Cheng Jun, general manager, global trade services, Bank of China, says One Belt, One Road will expand China’s role in international finance.

Author: Gilly Wright

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Cheng Jun

Global Finance: What are your predictions for the growing internationalism of the renminbi and its role in global trade?

Cheng Jun: The internationalism of the renminbi has provided the trade and finance market with more choice of products and services. In 2016, we will continue to promote the internationalization of the renminbi. The latest five-year plan lays out a strategy that includes market-oriented reforms of exchange and interest rates, the expansion of financial sector liberalization, pushing the renminbi to become a convertible, freely usable currency, promoting the usage of the currency in the ports and border regions and the Belt and Road areas, and accelerating implementation of the FTA [Free Trade Agreement] strategy as a platform to drive international usage of renminbi. In October 2016, the renminbi will officially join the SDR [special drawing rights] basket of currencies, enabling central banks, sovereign wealth funds and market investors to further increase the allocation of renminbi assets, which will bring our bank new development opportunities related to the expansion of renminbi internationalization.

GF: How will Bank of China’s trade finance be driven by the One Belt, One Road* initiative?

Cheng: The continuous advance of OBOR strategy will increasingly encourage trade, investment, mergers and acquisitions and other economic activity along the OBOR area. Bank of China takes full advantage of internationalization to support “going out” enterprises [companies following China’s “Go Out” policy of seeking foreign investment] to expand the market along the Belt and Road. In the first 10 months of 2015, overseas institutions of the Bank of China along the Belt and Road achieved international settlement volume of $210 billion and cross-border renminbi settlement of more than 420 billion. Domestic branches of Bank of China recorded letter of credit volume of $23 billion and letter of guarantee volume of over $6.5 billion with countries along the Belt and Road. Bank of China has played an important role in facilitating trade activities in these areas. In June and November of 2015, the Bank of China organized two meetings in Chongqing and Düsseldorf to promote projects of international trade clients from Chongqing and Xinjiang, China, and European countries. Hundreds of entrepreneurs attended the meetings and dozens of letters of intent were signed, including many four-party agreements and memos. We earned lots of business in new accounts, deposits, settlement and finance.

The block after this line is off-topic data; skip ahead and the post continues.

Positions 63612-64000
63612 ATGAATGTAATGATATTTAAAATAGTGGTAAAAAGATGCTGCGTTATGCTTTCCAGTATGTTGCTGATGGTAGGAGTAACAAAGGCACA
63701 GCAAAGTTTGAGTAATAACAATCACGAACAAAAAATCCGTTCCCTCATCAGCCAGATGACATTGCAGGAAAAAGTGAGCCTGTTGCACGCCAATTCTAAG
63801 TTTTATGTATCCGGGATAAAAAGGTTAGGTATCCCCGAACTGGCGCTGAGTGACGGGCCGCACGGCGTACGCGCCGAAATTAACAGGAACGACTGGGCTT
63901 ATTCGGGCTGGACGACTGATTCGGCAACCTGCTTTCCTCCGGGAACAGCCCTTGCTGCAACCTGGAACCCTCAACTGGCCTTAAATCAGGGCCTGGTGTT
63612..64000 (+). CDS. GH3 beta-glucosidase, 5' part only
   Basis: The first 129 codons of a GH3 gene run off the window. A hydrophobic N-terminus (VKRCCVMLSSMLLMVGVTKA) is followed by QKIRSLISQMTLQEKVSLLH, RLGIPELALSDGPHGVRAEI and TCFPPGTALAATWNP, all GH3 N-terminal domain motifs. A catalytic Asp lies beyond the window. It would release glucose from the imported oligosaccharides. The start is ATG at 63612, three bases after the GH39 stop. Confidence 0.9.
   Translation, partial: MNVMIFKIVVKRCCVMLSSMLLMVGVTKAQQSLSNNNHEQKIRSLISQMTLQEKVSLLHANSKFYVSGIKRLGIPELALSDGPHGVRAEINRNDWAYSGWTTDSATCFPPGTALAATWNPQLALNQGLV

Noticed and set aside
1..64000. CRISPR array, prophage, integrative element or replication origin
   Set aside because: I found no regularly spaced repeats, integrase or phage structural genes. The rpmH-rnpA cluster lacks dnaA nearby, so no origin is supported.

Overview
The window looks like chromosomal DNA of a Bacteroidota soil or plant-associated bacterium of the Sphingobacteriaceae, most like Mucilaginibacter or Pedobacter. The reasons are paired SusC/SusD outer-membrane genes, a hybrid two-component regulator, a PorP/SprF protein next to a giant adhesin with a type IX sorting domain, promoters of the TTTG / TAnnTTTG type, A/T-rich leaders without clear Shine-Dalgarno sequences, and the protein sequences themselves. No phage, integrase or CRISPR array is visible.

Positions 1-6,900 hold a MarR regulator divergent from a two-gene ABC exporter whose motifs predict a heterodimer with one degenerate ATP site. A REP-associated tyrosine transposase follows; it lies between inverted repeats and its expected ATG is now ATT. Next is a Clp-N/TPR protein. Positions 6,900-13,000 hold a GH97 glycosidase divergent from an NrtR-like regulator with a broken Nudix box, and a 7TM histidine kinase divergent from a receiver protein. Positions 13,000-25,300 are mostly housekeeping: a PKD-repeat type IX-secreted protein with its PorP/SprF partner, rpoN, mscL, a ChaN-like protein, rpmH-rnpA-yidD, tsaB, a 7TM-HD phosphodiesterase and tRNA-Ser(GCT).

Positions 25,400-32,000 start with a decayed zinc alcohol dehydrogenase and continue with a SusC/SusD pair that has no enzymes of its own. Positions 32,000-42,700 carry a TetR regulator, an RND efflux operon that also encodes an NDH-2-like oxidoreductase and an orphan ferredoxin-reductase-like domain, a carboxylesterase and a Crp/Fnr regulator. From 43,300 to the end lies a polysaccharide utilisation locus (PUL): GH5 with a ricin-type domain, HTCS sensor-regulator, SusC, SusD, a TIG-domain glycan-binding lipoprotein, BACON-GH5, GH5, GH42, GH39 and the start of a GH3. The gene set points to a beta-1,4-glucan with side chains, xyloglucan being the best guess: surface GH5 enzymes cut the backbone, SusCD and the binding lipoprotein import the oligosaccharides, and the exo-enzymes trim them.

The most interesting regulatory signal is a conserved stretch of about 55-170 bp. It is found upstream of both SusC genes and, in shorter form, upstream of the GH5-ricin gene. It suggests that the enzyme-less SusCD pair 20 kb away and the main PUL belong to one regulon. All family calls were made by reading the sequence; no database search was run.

GF: How is Bank of China countering e-finance groups like Baidu, Alibaba and Tencent?

Cheng: Faced with the wave of Internet + [a broad term for China’s strategy to harness the Internet], Bank of China uses its traditional strengths and in-depth collaboration with e-business companies to accelerate Internet and trade-finance product innovation to be at the vanguard of Internet business development.                                       

* One Belt, One Road is an economic land belt including countries in Central Asia, West Asia, the Middle East and Europe (the original Silk Road) and a maritime path linking China’s ports with Africa, the Suez Canal and the Mediterranean.


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